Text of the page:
I can say with the upmost certainty that we are absolutely loving Barcelona already and we’ve not even been here a week. It’s a whole new world of food inspiration and food exploration. The city is alive and kicking everyday, all day and well into the night. The pace slows slightly during the hours of siesta but not enough to stop any necessary shopping or eating. Tapas and Catalan restaurants abound; some great, some touristy and not so great, but you soon get the hang of spotting the good, locals-filled places, inviting you in with their thirst quenching mojitos, sangrias and Cava; and most importantly their tasty little morsels of mouth watering tapas. The new modern twists on old fashion-styled tapas are so far my favourites. They are inventive bursts of flavour on the end of a cocktail stick or in bite-sized portions. Perfect on a hot summer evening with a glass of something cold and clinking with ice as you people-watch under an umbrella, serenaded by a spot of live jazz. Music, food and shopping; we’ve been spoilt so far.
Funny how I thought that I was now becoming an early-to-bed sort of a girl; being 30-something, you know how it goes. However as luck would have it, it appears that I am still more than capable of dancing till 3:30 in the morning. And Oh how I danced! (a bit like no one was watching in fact – except they were watching apparently, all of them. Watch and learn people, watch and learn).
My next bit of news is that I have experienced my first Spanish market. You know what’s next by now – a plethora of market photos to patiently scroll through. Forgive me. Hey, you would too if you were there. It was ace. And it has coffee shops and bars and if you like, as the man next to Sian and I having a coffee at 9 30 in the morning, plainly did feel like, you can happily sit and eat tapas and drink beer or wine too.
‘Colourful’ seems a reasonably dull word to describe it. Inspirational it definitely was. I came back to the boat armed with the freshest squid and tortilla ingredients for the final crew lunch before we embark on our regatta sandwich diet. (The roof of my mouth is shuddering with the memories. A week of eating baguettes everyday deteriorates the hardest of gums. But from years of regatta baguette eating, I have learned the essential trick; turn the baguette upside-down. The softest side of the baguette then will not slice open the roof of your mouth on an everyday basis).
Salt ‘n’ pepper squid. That’s also Ace. And easy to make and the crew think you’re a genius. I never discourage that kind of thinking. Smile bashfully and soak it up. You never know when it’s going to stop.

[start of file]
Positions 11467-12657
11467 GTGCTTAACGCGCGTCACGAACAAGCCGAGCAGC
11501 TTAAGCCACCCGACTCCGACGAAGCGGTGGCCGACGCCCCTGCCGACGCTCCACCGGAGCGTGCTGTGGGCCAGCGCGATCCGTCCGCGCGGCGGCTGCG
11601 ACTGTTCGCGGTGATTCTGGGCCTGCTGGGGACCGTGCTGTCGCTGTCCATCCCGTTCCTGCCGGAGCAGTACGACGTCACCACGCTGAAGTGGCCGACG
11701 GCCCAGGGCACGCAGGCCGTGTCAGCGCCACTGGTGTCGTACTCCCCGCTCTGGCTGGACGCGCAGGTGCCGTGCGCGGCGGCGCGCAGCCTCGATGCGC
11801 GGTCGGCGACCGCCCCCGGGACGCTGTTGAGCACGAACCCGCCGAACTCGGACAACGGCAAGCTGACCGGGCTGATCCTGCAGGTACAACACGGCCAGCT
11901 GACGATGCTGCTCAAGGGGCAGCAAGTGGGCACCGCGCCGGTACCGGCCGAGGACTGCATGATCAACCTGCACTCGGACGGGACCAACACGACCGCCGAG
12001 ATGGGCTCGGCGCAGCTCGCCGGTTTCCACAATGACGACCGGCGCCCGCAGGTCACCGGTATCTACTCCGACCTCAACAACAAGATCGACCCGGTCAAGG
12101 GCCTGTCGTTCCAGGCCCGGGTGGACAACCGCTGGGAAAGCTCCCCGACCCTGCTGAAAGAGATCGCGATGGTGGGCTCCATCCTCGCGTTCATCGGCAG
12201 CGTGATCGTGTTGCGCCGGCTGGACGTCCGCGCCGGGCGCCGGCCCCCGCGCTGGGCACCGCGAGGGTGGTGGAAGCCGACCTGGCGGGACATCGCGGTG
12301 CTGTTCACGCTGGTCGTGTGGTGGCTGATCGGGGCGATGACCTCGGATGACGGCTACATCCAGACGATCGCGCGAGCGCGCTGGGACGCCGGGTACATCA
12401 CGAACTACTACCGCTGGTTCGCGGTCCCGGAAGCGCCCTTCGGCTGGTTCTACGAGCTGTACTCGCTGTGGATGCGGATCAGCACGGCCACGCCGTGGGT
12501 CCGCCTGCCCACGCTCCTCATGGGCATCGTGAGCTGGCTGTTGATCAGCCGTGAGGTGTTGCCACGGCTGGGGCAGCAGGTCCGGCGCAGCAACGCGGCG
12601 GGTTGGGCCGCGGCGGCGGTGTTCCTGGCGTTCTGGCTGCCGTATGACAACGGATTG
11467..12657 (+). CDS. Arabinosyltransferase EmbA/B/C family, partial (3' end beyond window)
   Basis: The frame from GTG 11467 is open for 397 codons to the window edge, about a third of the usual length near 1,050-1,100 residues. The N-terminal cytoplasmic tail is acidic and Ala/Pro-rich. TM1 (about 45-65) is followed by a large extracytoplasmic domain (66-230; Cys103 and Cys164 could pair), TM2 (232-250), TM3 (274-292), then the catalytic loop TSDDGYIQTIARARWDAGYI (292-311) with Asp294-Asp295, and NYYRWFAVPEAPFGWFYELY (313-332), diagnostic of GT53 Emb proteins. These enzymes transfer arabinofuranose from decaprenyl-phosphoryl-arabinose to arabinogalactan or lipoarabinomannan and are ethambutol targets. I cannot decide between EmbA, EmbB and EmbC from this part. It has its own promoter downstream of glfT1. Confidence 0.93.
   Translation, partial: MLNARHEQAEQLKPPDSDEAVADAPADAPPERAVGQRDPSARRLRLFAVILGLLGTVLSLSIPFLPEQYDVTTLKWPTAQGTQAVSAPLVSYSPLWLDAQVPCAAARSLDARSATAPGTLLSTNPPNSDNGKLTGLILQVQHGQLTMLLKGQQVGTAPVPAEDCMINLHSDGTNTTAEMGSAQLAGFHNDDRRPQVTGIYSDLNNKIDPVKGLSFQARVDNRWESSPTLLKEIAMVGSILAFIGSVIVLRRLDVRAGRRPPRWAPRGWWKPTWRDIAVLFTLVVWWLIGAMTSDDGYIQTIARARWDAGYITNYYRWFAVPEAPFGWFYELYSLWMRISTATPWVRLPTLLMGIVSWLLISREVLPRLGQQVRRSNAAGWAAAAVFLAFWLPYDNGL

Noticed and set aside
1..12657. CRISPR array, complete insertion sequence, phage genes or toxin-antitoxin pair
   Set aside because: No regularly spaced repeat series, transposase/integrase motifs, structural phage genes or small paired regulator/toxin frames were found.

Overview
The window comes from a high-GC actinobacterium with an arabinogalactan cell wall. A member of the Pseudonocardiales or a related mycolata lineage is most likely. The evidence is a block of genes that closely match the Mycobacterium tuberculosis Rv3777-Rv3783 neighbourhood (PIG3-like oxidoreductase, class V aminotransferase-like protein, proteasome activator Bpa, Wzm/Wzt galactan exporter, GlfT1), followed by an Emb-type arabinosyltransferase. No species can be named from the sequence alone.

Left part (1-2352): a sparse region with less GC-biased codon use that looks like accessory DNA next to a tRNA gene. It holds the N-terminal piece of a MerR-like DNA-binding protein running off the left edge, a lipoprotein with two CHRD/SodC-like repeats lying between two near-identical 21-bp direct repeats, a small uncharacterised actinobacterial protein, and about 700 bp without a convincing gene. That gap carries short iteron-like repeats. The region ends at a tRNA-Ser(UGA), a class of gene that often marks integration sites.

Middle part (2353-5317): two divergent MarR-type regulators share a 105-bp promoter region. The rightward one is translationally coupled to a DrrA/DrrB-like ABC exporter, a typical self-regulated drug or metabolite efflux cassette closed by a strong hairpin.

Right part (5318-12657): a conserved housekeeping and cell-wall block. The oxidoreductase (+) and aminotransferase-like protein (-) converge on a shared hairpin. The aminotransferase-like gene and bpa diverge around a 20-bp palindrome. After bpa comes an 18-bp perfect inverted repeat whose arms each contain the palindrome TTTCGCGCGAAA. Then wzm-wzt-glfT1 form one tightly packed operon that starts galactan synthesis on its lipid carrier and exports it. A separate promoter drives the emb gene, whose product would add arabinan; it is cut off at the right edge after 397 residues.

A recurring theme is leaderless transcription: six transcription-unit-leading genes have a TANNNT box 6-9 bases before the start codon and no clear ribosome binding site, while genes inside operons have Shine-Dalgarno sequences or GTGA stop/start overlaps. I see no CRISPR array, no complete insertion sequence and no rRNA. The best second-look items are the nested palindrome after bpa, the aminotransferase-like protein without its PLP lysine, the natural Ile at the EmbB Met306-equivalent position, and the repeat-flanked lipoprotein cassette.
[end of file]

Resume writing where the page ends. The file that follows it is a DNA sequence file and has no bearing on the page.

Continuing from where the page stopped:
This isn’t too painful in the mid-day heat either if you are as lucky as us not to have air conditioning – oh no hang on…
For salt ‘n’ Pepper squid you will need;
Fresh squid. For 12 people I bought 10 squid but that was as a side dish so you could eek that up to 15 or so if you would like bigger portions.
Sunflower or vegetable oil for deep frying
½ cup plain flour
½ cup of corn flour
1 tbsp rock/big salt
1 tbsp peppercorns
· You can easily ask your fishmonger to clean the squid so all you have to do is slice the squid into rings or open it up and slice into 1 cm wide strips. Make sure you get the tentacles too – my favourite bit. If however you get your squid fully intact with ink, guts and skin then all you do is pull off the head which will be attached to the tentacles and pull out the insides of the squid including the funny plastic looking, lolly-pop stick-thing that goes all the way up inside it. Then peel off the purple skin, it comes off quite easily. Give everything a little rinse and hey presto, slice into strips as I mentioned above. The tentacle bit has the head and ink attached. Cut the head bit off which may contain the ink sack so that you are left with the tentacles. Make sure you can stick a finger through the skirt of the tentacles which will mean you’ve taken all the bits out that you need to. Easy. Rinse and pat dry with kitchen roll.
- In a large bowl add the flours and mix well. Then in a pestle and mortar, bash the peppercorns and salt up together into a rough powder. Add this to the flours and mix.
- The squid might still feel a bit gooey but that’s ok, just bung it all into the flour mixture and with your hands toss well so that it is all well coated.
- Heat the oil in a large, deep saucepan. When the oil is hot enough to brown a small cube of bread in 30 seconds then it is time to fry the squid. I did small handfuls of squid at a time. It will take a few batch-fulls.
- After 3-4 minutes frying time, place the golden, crispy squid on a kitchen roll lined plate until you have got through the whole lot. Make sure the oil is fully re-heated after each batch before putting the next lot in.
- Serve with sweet chilli sauce, garlic mayo or a fresh chilli, coriander, lime and fish sauce dipping sauce like I did.
Our regatta starts on Thursday; the regatta crew is turning up as I type. We will be training with them tomorrow and Wednesday and then racing till Saturday. A short but sweet regatta. The bit I worry about is the heat. It’s as hot as the sun here. Really that’s no exaggeration. And if there is no breeze out there when we’re ‘trying’ to sail, we’ll be doomed. There’s no shade or escape from the heat on a sailing yacht during a race. Hydrate, hydrate, hydrate!
Wish us luck. Thanks for reading and Adios Amigos!!